Into this ghastly mess, where there seemed to be no plan for dealing with the pandemic, arose the case of severe police brutality in the death of George Floyd. A group of four policemen were arresting Mr Floyd, who was handcuffed, when one of them kneeled on his neck for several minutes. A bystander filmed this incident, and Mr Floyd was heard to say “I can’t breathe”, and ask for his mother. He eventually died. No one intervened, not the other three policemen, or any of the bystanders. This has caused frustrated disbelief of many in the US and around the world that the police, who are supposed to protect people, used extreme violence in this case. And no, he hadn’t killed or threatened anyone, but he matched the description of someone who had presented a fake $20 bill. So this was not a serious, drug-related, or violent offence. Mourning for his death has led to protests in Minneapolis and many cities, with some burning and looting, on a scale that has stunned everyone. The protests by armed men in camouflage that stormed Capitol Hill in Michigan and Wisconsin were egged on by the President, encouraging them to “liberate” states that were under lock down; instead, he called these folk “thugs”. It seems that the police brutality leading to George Floyd’s death has unleashed a huge wave of anger throughout the US, and exposed the already deep divides in this society. What have black people got to lose? What will happen next? This reminds people of the protests of 1968 against the Vietnam War, and the Civil Rights peaceful protests, but this is different, and scary.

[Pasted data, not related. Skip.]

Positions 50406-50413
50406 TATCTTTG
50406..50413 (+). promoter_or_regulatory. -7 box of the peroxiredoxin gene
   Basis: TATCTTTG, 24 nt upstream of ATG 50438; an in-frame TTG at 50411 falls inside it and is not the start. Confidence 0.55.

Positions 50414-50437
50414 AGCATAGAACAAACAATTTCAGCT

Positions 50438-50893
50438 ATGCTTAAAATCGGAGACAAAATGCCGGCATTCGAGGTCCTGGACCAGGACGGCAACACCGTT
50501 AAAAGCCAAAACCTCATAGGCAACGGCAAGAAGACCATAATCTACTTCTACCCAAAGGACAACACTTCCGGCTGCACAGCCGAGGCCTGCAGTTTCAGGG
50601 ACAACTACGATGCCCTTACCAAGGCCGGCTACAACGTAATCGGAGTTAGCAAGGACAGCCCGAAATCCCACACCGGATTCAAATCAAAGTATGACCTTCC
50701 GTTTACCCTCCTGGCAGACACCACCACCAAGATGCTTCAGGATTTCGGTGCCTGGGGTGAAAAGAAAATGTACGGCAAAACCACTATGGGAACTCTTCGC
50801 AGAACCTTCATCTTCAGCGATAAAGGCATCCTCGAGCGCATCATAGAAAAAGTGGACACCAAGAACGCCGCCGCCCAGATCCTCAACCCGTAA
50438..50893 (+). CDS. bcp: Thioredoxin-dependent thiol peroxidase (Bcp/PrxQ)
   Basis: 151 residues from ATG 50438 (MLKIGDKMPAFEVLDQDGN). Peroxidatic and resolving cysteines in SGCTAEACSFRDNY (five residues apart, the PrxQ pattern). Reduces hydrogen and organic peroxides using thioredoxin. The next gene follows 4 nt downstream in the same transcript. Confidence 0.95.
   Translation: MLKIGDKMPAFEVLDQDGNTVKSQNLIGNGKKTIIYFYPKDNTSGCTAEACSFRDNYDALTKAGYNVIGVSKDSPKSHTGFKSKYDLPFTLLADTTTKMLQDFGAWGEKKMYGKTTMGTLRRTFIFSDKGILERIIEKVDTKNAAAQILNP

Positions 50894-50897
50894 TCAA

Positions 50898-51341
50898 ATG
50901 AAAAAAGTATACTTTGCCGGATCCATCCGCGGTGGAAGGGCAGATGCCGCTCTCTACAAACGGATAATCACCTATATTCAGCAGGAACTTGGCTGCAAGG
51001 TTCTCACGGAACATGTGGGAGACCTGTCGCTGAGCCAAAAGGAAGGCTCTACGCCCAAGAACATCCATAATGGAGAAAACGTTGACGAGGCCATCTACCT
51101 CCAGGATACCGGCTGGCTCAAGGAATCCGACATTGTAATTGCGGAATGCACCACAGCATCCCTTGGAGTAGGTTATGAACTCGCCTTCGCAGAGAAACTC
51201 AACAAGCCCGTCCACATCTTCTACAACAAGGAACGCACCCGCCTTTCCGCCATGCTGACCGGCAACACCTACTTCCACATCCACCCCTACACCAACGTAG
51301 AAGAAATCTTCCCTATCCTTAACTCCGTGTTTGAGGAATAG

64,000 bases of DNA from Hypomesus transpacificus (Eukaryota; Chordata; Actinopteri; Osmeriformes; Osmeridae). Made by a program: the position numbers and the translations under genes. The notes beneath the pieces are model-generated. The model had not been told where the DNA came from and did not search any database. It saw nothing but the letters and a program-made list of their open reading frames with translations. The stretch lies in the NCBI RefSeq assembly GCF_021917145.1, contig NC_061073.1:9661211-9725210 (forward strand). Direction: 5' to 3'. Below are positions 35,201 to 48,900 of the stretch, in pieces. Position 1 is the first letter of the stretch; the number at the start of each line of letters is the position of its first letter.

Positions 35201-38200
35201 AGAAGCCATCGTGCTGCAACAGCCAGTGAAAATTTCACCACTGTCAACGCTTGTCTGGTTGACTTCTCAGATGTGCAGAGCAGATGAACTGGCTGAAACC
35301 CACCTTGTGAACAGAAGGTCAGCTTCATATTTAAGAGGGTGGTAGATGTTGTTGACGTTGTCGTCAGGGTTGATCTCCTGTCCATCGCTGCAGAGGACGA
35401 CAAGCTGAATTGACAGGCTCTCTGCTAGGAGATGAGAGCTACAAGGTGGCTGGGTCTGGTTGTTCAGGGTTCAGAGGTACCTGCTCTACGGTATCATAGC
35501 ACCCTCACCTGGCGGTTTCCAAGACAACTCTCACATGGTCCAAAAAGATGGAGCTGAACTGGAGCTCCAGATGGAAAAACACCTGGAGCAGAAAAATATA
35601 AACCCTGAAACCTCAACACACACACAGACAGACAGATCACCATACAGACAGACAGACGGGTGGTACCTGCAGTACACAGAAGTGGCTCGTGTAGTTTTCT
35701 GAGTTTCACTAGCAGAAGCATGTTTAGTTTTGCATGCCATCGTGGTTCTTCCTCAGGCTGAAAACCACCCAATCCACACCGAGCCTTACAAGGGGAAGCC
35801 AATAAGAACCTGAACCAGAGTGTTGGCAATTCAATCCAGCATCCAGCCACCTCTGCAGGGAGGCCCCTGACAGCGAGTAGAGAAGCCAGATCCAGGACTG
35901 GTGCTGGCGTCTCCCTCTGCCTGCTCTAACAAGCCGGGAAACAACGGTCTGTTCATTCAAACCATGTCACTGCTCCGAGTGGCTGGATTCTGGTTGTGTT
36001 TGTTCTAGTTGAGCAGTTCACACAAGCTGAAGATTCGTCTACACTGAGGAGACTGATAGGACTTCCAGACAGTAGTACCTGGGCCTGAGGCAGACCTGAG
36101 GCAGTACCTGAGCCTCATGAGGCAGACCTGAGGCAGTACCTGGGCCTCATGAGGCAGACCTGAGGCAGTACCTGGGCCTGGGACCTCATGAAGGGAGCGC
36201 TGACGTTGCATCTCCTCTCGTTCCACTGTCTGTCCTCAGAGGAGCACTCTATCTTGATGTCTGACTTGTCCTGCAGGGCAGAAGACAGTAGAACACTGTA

Meanwhile, people have had it up to here with lockdowns and restrictions, although we hear each day of new areas in the US being hit with Covid 19 cases, some of them very sick, and deaths. It seems many are flouting any sensible “rules” or recommendations, on order to be “free” to be foolish, as crowded scenes at beaches and the Ozarks and parties would seem to demonstrate. The economy is in a dreadful state, with millions unemployed, and the healthcare system in tatters, without elective surgery to keep its coffers boosted. The whole system has had its faults laid bare: consumerism and waste gone mad, extreme income disparity, millions living in poverty, suffering poor health, obesity, and an opioid epidemic, as well as a weakening infrastructure, where dams and nuclear plants are threatened by more frequent storms. And then there’s climate change, which, like the virus, is coming, whether we’re ready for it or not.
When I worked as a project manager, one of the first tasks for every project was to compile a risk register, of risks from the perspective of likelihood and impact. Knowledge of this would drive the test program. I think that you do the same in the current situation, assessing each journey, and each shopping trip, each activity, from a risk perspective.
I believe this is what our government has been doing, and now we should all resume doing it for ourselves. In fact, in the past, I assessed everything on this basis: how would I get there, and home again; where were the restrooms; how was I feeling? What contingency plans did I have in place, etc etc.
That’s it for now. Nga mihi nui.